A star topology involves a central location serving as the hub in the design, with sites branching off the hub like spokes on a wagon wheel . In a star topology, a failure to a single site (other than hub) will not affect the other sites on the WAN. Due to the importance placed on the central location serving as the hub, this site will benefit from redundant routers. As seen in the above diagram, all the sites are connected through a central site (i.e. Kansas City) which is serving as the hub and all other sites as spokes.
Therefore, this configuration is a star WAN topology.
7. Explain how a message sent from the Portland campus would travel to successfully arrive at the Miami campus.
Some type of WAN technology should be deployed like Frame Relay, ATM, MPLS etc. in order to transfer information over the WAN. The message sent from Portland campus would travel to the Hub, i.e. Kansas City, which will decide on which interface to forward the traffic so that it could reach the Miami campus. Each message contains all the information necessary to route it to the correct destination. The Hub router contains tables which have all the information of connected sites, their interfaces, IP addresses and so on. The Hub plays a vital role in this type of communication.
8. What would happen to the WAN’s connectivity if the Kansas City campus were to go offline? Explain your answer.
A hub site designed with a single WAN router introduces a single point-of-failure that will take down the entire WAN. As obvious from the above diagram, all the sites are connected with the Kansas City site. Kansas City Site router is responsible for end-to-end connectivity between all the sites. So, if it would go offline, WAN connectivity between all the sites would be lost.
9. What architectural changes would you propose to mitigate the risk covered in #8? Explain your proposal in detail.
As a star WAN configuration presents a risk with a single point-of-failure at the Hub site, it is recommended configuration to use a partial mesh configuration or even better is a full mesh configuration. If we plan to use a full mesh configuration, additional WAN links would have to be deployed which would add cost to the deployment. For this purpose, the following new WAN links need to be deployed:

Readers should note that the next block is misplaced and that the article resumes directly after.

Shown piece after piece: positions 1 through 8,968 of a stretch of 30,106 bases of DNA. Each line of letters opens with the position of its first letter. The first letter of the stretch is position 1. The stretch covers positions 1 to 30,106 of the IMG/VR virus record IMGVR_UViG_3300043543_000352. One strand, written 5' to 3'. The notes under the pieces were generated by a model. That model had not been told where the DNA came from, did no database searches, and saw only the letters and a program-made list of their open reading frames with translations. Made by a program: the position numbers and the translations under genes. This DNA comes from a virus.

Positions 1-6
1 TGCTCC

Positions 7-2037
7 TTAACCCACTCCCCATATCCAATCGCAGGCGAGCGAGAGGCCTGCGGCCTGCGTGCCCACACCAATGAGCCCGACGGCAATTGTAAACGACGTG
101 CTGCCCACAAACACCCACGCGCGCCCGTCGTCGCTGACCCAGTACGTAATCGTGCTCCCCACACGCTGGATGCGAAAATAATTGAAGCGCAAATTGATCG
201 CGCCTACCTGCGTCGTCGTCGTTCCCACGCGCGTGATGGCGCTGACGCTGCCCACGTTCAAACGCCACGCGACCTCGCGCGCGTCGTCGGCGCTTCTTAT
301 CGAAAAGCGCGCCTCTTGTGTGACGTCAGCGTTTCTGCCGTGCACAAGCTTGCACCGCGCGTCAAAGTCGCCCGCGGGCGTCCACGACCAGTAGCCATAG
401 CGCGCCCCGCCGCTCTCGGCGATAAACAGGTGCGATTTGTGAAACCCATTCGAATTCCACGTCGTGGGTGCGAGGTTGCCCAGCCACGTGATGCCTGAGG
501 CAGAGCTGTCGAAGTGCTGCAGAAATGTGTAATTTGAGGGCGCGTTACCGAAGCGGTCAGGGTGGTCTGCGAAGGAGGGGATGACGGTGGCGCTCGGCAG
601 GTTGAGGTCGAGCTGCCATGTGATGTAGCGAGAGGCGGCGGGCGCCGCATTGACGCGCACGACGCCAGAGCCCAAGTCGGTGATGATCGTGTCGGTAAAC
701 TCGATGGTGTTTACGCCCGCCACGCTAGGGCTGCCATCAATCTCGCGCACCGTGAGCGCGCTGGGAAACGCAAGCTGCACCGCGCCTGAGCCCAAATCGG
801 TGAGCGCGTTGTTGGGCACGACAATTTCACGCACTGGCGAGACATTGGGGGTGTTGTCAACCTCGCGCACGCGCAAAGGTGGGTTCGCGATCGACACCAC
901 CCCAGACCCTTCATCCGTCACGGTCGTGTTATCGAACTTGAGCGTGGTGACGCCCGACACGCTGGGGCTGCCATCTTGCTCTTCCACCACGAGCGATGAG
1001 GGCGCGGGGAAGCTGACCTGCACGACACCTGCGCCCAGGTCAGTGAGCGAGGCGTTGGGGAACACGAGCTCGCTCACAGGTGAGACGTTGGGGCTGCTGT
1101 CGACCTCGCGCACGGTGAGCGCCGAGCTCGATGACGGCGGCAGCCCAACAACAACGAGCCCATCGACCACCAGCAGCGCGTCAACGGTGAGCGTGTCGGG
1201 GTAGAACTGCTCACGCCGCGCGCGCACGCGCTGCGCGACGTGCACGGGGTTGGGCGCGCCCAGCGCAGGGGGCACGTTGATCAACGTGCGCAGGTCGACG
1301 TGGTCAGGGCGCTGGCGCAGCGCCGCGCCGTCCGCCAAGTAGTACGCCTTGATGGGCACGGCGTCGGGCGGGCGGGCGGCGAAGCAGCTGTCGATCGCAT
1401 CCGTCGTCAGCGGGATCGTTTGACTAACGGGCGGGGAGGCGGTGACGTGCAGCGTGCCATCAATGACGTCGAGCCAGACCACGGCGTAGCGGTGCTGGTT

In this way we can eliminate the risk of single-point-of-failure by deploying a full-mesh WAN Network.
10. Now imagine that the organization is considering adding the following links to the original architecture illustrated in the diagram – Portland to New York City, New York City to Miami, Miami to San Antonio, San Antonio to Los Angeles, and Los Angeles to Portland.
a. What would be the advantages of adding these links? Explain your answer in detail.
Adding the above mentioned links to the existing WAN would make it a hybrid Configuration which contains both star and ring configuration. Hybrid configuration would provide the following advantages:
In hybrid networks, fault detection and troubleshooting is relatively easy. The part in which fault is detected can be isolated from the rest of network and required corrective measures can be taken, without affecting the functioning of rest of the network . It’s easy to increase the size of network by adding new components, without disturbing existing architecture. The organization optimize the available resources and design the network according to the requirements in future. Hybrid configuration is the combination of two or more topologies, so it can be designed in such a way that strengths of constituent topologies are maximized while their weaknesses are neutralized. For example, Ring Topology has better reliability and Star topology has high fault-tolerance capability, so these two can be used effectively in hybrid star-ring topology.
b. What would be the disadvantages of adding these links? Explain your answer in detail.
One of the biggest drawback of hybrid topology is its design. It’s not easy to design this type of architecture and it’s a tough job for designers. Configuration and installation process needs to be very efficient. The hubs used to connect two distinct networks, are very expensive. These hubs are different from usual hubs as they need to be intelligent enough to work with different architectures and should be function even if a part of network is down. As hybrid architectures are usually larger in scale, they require a lot of cables, cooling systems, sophisticate network devices, etc. so the deployment cost of infrastructure increases dramatically.
 Backbone network architectures (Data Communications and Networking) Part 1
 Routed Vs. Switched Networks By James Woudon
 reasons for routed network vs a flat network https://supportforums.cisco.com/discussion/10146406/reasons-routed-network-vs-flat-network
 What Is a WAN Topology? by Michael Lawrence, Demand Media
 Hybrid Topology: Advantages and Disadvantages of Hybrid Topology by Penna Sparrow